Can sustainable poverty reduction be achieved with little or no economic growth? The case of Jamaica
AbstractCan poverty decline with little growth in real GDP? This paper examines the case of Jamaica, where the poverty headcount halved between 2003 and 2007 despite real per capita GDP growth of just 1.1 percent per year, by analyzing the factors contributing to the observed reduction in poverty using household and labor force surveys. It sets out by providing a sectoral, demographic, and spatial picture of the evolution of poverty and finds that poverty reduction has been broad based, benefitting both rural and urban areas. Nearly three quarters of the poverty reduction is attributed to growth in average household consumption, which outpaced GDP growth due to large remittance inflows, and one quarter to narrowing inequality. In turn, around half of the reduction of inequality is explained by narrowing returns to education and declining sectoral wage gaps.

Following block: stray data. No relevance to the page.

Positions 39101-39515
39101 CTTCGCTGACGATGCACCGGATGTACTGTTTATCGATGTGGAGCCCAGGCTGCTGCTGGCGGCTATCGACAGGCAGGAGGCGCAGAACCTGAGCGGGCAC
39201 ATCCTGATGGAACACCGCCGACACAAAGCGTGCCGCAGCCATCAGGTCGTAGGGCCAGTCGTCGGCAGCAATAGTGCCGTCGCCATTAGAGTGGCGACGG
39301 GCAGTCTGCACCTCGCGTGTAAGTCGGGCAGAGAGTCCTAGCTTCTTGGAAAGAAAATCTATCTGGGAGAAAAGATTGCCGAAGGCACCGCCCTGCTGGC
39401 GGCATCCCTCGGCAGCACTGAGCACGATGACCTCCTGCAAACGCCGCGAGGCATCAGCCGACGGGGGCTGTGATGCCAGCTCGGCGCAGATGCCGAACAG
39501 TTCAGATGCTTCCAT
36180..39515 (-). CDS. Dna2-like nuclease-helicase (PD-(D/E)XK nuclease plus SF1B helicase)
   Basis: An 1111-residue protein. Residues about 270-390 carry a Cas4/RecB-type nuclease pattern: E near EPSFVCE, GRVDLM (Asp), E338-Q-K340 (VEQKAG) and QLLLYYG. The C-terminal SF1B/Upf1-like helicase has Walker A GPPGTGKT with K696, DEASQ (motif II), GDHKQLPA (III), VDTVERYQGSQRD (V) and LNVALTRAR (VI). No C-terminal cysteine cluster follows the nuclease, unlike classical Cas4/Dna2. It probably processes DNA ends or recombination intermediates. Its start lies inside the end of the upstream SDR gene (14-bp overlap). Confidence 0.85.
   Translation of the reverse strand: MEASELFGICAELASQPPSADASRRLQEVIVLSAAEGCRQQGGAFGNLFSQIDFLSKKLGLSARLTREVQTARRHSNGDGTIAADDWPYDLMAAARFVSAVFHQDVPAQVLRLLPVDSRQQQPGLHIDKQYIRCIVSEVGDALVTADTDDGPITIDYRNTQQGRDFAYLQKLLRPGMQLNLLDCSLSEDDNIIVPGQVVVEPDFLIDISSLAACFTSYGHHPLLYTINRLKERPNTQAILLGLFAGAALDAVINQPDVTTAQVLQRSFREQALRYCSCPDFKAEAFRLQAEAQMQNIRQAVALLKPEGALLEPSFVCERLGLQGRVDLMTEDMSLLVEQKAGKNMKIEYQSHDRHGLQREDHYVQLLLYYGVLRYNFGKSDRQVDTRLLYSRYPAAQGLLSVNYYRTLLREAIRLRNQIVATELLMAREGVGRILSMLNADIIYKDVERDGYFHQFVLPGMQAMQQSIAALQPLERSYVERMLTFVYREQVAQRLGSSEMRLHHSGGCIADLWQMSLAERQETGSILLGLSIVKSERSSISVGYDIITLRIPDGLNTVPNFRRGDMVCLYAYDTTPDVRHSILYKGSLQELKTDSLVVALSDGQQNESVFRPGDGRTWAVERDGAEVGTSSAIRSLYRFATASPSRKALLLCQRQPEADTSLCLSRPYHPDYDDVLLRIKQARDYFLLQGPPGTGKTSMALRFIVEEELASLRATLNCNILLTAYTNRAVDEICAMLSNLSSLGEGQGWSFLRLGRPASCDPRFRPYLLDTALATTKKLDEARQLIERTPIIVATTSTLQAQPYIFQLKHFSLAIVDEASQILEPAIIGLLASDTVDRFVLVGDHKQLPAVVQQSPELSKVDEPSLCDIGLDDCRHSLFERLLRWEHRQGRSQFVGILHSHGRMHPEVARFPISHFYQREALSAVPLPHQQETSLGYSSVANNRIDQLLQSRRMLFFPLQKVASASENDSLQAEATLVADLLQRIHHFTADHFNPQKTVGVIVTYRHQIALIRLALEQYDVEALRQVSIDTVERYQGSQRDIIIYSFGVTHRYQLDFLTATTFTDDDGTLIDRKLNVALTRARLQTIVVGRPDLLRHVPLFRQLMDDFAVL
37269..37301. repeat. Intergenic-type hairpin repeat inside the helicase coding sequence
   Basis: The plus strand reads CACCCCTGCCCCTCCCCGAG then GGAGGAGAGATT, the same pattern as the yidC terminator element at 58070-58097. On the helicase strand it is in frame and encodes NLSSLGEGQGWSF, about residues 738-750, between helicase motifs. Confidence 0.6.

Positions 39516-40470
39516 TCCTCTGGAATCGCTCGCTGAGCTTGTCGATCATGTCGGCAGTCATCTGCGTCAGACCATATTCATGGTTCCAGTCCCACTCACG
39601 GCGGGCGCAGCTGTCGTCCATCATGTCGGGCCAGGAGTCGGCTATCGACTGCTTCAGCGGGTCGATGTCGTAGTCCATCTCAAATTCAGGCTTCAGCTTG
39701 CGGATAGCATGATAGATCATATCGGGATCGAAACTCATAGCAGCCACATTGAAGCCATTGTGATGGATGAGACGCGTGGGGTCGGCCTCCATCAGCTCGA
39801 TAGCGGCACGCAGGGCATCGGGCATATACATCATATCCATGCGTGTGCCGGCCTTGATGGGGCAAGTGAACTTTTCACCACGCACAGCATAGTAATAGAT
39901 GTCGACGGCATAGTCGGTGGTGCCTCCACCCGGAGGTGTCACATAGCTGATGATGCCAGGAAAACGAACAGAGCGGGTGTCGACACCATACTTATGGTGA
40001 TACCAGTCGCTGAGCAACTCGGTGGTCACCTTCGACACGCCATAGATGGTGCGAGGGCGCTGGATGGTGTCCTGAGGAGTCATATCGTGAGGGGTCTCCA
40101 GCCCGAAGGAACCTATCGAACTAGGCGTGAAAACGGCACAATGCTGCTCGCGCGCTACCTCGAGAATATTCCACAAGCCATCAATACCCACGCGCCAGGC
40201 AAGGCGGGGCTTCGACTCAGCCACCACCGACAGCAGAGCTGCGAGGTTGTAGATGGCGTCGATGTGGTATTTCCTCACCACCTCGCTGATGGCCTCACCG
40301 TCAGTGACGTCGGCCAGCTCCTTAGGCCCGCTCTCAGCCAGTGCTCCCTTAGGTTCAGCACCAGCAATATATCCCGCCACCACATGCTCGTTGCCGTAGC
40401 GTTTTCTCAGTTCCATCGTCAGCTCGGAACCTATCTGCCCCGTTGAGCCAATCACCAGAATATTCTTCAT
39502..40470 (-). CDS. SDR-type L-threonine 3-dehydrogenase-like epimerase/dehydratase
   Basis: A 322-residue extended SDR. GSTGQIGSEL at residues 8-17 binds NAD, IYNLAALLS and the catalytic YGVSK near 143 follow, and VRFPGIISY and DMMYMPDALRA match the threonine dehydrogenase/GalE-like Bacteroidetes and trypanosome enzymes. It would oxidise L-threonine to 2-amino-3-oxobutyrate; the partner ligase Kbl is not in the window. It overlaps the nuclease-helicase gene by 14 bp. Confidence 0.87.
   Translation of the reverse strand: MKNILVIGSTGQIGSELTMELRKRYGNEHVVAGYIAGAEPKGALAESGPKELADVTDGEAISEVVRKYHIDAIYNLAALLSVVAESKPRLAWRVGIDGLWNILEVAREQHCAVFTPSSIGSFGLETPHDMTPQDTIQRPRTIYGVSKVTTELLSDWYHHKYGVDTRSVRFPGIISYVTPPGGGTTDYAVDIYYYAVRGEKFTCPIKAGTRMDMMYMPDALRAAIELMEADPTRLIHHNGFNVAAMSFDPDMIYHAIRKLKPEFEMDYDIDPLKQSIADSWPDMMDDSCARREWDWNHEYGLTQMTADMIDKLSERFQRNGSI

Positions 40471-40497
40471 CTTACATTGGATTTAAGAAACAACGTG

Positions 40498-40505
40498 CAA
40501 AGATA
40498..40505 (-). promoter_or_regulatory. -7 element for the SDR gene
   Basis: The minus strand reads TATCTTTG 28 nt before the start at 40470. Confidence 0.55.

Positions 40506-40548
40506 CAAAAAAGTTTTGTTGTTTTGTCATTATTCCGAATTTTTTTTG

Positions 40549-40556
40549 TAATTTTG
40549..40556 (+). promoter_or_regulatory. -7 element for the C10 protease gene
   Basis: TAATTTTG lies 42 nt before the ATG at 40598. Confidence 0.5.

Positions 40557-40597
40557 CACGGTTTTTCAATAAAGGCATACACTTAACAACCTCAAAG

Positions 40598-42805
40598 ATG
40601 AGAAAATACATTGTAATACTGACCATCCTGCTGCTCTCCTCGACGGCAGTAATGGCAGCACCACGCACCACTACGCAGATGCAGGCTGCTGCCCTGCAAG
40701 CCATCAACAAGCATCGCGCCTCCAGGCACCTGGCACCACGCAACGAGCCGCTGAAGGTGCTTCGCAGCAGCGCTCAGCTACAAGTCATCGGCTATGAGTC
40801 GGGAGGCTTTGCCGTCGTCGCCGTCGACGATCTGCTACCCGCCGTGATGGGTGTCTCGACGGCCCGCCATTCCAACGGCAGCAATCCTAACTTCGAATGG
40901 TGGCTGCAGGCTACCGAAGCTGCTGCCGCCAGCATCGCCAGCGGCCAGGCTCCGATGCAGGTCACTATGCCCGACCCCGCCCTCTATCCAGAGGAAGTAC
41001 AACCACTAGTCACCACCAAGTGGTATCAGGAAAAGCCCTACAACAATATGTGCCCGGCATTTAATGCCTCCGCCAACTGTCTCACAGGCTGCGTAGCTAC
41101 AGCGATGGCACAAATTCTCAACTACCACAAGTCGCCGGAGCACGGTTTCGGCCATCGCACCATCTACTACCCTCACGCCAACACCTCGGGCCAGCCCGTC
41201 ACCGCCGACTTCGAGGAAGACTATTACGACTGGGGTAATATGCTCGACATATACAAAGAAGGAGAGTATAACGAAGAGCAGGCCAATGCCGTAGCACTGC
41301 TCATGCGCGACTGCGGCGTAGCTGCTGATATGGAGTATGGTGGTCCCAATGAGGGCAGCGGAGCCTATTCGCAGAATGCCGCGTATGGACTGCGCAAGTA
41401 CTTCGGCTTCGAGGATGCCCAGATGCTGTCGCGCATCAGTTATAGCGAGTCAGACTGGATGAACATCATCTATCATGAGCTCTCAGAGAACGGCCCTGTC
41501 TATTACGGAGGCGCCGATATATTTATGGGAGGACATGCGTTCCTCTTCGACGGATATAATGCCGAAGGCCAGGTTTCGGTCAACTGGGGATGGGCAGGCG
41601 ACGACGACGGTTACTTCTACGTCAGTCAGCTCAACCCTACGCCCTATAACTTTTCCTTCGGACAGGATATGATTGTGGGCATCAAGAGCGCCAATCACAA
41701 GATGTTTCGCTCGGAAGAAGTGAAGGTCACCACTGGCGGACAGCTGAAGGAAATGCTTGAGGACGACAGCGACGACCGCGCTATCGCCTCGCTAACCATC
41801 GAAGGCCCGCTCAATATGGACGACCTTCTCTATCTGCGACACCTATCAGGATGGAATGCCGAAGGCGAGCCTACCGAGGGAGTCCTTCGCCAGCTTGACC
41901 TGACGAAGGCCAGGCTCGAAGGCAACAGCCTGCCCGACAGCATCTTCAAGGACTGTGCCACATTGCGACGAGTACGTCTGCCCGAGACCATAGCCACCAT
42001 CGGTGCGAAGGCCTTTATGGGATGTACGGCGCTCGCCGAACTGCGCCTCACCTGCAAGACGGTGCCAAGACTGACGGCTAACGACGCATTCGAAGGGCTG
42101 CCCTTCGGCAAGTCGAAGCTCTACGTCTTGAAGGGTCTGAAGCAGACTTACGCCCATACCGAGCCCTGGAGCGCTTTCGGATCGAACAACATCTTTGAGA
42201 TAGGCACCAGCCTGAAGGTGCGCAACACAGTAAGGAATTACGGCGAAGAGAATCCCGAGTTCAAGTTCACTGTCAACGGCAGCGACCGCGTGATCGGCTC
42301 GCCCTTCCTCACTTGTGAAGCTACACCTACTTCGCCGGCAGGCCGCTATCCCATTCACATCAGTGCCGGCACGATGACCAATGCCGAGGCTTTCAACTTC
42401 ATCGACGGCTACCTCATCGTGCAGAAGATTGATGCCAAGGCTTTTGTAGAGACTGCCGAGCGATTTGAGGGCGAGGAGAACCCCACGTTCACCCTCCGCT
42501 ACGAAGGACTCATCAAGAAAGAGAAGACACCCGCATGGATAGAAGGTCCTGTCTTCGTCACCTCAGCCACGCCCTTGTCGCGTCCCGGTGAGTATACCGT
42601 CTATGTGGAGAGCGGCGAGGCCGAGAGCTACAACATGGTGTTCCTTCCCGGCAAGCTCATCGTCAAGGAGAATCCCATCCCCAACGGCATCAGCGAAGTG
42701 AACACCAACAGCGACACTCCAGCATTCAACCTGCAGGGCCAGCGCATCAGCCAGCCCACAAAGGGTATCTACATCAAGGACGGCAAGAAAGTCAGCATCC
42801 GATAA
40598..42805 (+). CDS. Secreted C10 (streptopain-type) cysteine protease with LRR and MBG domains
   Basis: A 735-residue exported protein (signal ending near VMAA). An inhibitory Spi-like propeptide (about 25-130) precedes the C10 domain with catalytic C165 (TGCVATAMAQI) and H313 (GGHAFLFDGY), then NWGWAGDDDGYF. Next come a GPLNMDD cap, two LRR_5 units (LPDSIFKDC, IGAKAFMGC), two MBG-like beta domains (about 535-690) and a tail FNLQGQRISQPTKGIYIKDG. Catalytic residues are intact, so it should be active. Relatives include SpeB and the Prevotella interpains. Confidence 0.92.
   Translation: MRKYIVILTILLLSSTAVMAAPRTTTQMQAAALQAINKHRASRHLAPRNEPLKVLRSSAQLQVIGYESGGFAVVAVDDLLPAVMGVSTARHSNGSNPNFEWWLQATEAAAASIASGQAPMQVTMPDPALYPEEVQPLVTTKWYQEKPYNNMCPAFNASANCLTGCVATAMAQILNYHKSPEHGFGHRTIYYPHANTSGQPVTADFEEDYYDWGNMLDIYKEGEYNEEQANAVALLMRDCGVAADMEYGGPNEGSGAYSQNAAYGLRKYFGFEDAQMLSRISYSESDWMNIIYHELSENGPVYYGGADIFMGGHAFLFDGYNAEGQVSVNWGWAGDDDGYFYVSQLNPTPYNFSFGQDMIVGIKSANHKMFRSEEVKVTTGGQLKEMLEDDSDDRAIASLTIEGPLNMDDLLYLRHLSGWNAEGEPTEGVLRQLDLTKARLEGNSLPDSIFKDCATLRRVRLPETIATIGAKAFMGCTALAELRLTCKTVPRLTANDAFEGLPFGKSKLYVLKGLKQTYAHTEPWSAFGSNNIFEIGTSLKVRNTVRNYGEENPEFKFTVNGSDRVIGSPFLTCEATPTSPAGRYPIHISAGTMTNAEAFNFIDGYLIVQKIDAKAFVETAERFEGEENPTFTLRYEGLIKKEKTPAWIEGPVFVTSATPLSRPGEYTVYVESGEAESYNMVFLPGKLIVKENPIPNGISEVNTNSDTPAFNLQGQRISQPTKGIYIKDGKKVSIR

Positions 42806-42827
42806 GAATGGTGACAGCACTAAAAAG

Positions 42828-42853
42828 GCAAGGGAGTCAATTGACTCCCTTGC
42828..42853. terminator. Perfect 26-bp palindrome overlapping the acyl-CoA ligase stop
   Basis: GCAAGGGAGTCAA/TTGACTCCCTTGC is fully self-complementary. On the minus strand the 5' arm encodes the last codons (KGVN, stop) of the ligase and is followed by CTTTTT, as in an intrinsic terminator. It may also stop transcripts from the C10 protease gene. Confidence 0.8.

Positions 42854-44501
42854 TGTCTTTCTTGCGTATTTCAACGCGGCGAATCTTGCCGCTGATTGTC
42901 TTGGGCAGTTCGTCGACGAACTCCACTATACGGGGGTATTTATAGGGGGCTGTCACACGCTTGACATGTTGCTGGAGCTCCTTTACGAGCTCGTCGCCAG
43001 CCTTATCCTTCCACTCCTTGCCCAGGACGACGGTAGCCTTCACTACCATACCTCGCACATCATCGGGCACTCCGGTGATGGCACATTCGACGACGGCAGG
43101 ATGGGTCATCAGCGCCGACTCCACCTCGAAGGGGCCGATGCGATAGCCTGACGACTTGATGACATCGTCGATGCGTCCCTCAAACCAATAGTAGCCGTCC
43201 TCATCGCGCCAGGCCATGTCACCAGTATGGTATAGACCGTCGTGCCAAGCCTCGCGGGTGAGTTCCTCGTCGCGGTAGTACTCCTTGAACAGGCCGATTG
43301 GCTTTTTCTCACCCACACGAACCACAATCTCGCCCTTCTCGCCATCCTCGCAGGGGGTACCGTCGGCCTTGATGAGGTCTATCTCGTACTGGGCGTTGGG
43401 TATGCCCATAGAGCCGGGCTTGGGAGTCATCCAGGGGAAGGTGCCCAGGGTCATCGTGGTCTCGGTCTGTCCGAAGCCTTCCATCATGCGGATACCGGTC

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Bibliographic InfoArticle provided by Università di Perugia in its journal Review of Economics and Institutions.
Volume (Year): 4 (2013)
Issue (Month): 1 ()
Jamaica; poverty; inequality;
Find related papers by JEL classification:
- D31 - Microeconomics - - Distribution - - - Personal Income and Wealth Distribution
- I32 - Health, Education, and Welfare - - Welfare, Well-Being, and Poverty - - - Measurement and Analysis of Poverty
- J31 - Labor and Demographic Economics - - Wages, Compensation, and Labor Costs - - - Wage Level and Structure; Wage Differentials
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